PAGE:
Within a short period of time, Gary was back in tip-top condition. In other words, his other treatments were ineffective. The other treatments did not address the underlying causes of his problems: long head out of the groove, displaced bones, misfiring muscles due to alignment problems. If Gary had not visited Landon, he would have spent months, possibly years, doing ineffectual treatments over and over again with little or no results.

I’ve told Gary to not go back to massage therapy, do not go back to the chiropractor, and for God’s sake, do not do acupuncture.

FYI: Gary told me his chiropractor cracked his neck. This article could also be about chiropractic medicine. I’m sorry; it’s “alternative medicine” and it doesn’t work. Maybe some chiropractors have knowledge like Landon which would make them effective to an extent, but cracking bones is not a treatment unto itself. I, for one, will never go again.

Final Word
I never went back to the acupuncturist. I certainly never did an emotional cleansing. As I said, while Elise was a nice enough lady, she had no idea of what she was talking about. Carpe diem. It was completely up to me to make such a determination.

Elsewhere on my blog, I’ve talked about correlation versus causation. So often we see thing #1 happen then notice thing #2. We conclude that thing #2 caused thing #1 when in reality, the two things merely happened at the same time. The two things are correlated, but thing #2 did not cause thing #1.

If people report they feel better after acupuncture, it is perfectly reasonable to assume acupuncture does something beneficial. However, the above experiment shows that acupuncture itself does nothing. It is something else. It is human interaction, human touch which actually provides the relief. One could argue that’s good enough, unfortunately if the patient does have a very real problem, acupuncture is not curing anything. In fact, it could be delaying the person from seeking proper medical care.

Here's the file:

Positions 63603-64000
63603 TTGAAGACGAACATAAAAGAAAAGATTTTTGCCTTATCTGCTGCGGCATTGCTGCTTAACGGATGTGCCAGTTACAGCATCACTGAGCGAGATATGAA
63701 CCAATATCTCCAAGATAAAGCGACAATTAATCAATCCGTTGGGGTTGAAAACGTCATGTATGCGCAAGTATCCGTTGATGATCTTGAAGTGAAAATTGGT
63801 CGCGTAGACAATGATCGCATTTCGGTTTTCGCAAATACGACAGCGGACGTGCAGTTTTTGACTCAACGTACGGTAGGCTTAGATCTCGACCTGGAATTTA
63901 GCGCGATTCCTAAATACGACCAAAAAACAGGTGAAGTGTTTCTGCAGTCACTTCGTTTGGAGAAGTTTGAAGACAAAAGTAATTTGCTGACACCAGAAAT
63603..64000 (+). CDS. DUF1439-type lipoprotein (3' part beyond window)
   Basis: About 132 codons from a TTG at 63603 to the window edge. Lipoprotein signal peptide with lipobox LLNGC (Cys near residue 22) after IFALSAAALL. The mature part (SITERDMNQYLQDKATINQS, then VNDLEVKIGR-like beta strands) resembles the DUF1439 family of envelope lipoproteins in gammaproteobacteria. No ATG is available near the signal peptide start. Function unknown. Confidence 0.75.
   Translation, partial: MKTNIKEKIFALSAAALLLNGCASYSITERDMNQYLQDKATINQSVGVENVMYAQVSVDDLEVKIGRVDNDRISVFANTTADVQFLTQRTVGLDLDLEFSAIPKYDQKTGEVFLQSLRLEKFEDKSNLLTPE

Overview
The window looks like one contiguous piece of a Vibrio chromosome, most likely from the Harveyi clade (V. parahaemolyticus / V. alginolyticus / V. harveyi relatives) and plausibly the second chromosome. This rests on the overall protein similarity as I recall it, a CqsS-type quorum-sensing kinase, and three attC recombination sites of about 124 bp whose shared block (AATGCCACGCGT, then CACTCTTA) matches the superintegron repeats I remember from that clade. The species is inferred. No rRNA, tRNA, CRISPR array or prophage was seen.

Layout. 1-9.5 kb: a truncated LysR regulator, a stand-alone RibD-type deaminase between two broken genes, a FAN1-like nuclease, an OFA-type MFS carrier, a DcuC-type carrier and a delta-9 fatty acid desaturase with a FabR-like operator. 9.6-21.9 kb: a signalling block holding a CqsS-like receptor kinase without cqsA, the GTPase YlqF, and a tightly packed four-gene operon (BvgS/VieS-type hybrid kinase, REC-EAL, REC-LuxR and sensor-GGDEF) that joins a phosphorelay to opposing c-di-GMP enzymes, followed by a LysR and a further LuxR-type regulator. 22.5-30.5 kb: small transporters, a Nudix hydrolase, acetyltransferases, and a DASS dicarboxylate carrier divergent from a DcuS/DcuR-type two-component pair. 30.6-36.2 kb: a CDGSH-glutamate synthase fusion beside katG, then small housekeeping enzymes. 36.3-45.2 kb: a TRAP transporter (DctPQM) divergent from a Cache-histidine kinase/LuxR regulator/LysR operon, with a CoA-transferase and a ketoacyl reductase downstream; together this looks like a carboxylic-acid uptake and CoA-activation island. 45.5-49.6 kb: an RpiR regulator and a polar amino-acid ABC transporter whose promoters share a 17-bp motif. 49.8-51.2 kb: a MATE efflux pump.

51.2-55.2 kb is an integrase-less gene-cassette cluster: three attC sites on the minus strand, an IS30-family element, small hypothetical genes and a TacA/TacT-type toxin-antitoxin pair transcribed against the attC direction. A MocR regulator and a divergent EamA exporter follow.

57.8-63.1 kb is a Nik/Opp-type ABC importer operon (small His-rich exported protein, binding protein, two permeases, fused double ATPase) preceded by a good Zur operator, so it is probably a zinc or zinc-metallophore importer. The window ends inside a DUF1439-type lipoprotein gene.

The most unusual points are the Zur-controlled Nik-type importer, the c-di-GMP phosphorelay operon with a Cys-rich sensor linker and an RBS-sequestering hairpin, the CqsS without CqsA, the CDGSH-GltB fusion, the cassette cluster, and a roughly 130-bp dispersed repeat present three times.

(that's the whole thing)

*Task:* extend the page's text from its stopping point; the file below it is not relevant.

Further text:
During the course of the treatment of my injury, I recognised the humour of correlation versus causation. If I had started to eat a peanut butter and jelly sandwich every day for lunch, one could assume that sometime, after six months or after a year, I would eventually feel better. I could conclude it was the peanut butter and jelly sandwich that cured me. Ridiculous, I know. But for those who proselytise various practises like chromotherapy, cupping therapy, or sound therapy, they are promoting ideas which relate back to the above scientific assessment of acupuncture: correlation versus causation; psychological benefit versus a real benefit.

In my particular case, I kept looking for a solution to my problem and eventually found help with a kinesiologist. He put the long head of the biceps tendon back in the bicipital groove. He put the displaced bones of my wrist and my elbow back in alignment. He got me started on a series of isometric exercises which seem to have helped in getting my body back to moving properly again.

However, in retrospect, I recognise that the greatest part of the healing process was my body healing itself. The kinesiologist provided the best, practical assistance in my recovery, but most of the credit goes to my body itself. A doctor fits me with a splint, puts my leg in a cast. This is an important part of the healing process. But it is my body itself that mends the bone. My peanut butter and jelly sandwich didn’t have anything to do with it.

Sticking needles in me is going to realign my energy with my meridians? I need somebody to put the moving parts of my body machine back in alignment. I don’t need hocus-pocus; I need practical solutions. However, I have certainly learned that getting a practical solution is not as easy as I would have thought. Modern medical science can be wonderful but even it has its limitations. Unfortunately, due to those limitations, people turn to self-diagnosis and self-treatment. Alternative medicines like homeopathy, naturopathy, chiropractic, energy medicine, various forms of acupuncture, etc. do not pass the scientific test, but do have a placebo effect: we think we’re feeling better. There can be a psychological benefit. And I would add that in desperation, we are willing to try anything. I certainly was that desperate.